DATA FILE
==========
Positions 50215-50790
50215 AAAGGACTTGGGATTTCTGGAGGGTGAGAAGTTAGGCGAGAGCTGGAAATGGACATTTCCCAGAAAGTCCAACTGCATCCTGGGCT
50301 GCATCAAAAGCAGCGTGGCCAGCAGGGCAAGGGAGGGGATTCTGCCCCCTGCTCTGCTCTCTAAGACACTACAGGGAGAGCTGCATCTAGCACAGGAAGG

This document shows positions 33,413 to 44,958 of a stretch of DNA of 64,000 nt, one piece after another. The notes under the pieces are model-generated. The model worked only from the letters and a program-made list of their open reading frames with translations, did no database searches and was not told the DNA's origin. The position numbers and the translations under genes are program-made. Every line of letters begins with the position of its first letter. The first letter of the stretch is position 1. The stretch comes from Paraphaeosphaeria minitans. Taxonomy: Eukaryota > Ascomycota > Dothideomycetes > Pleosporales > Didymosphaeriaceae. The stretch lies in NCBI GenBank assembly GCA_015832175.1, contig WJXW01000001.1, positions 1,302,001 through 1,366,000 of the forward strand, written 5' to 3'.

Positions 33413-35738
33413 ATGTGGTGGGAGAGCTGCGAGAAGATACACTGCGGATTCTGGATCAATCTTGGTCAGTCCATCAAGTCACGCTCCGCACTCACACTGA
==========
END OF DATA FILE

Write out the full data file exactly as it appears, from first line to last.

Positions 50215-50790
50215 AAAGGACTTGGGATTTCTGGAGGGTGAGAAGTTAGGCGAGAGCTGGAAATGGACATTTCCCAGAAAGTCCAACTGCATCCTGGGCT
50301 GCATCAAAAGCAGCGTGGCCAGCAGGGCAAGGGAGGGGATTCTGCCCCCTGCTCTGCTCTCTAAGACACTACAGGGAGAGCTGCATCTAGCACAGGAAGG

This document shows positions 33,413 to 44,958 of a stretch of DNA of 64,000 nt, one piece after another. The notes under the pieces are model-generated. The model worked only from the letters and a program-made list of their open reading frames with translations, did no database searches and was not told the DNA's origin. The position numbers and the translations under genes are program-made. Every line of letters begins with the position of its first letter. The first letter of the stretch is position 1. The stretch comes from Paraphaeosphaeria minitans. Taxonomy: Eukaryota > Ascomycota > Dothideomycetes > Pleosporales > Didymosphaeriaceae. The stretch lies in NCBI GenBank assembly GCA_015832175.1, contig WJXW01000001.1, positions 1,302,001 through 1,366,000 of the forward strand, written 5' to 3'.

Positions 33413-35738
33413 ATGTGGTGGGAGAGCTGCGAGAAGATACACTGCGGATTCTGGATCAATCTTGGTCAGTCCATCAAGTCACGCTCCGCACTCACACTGA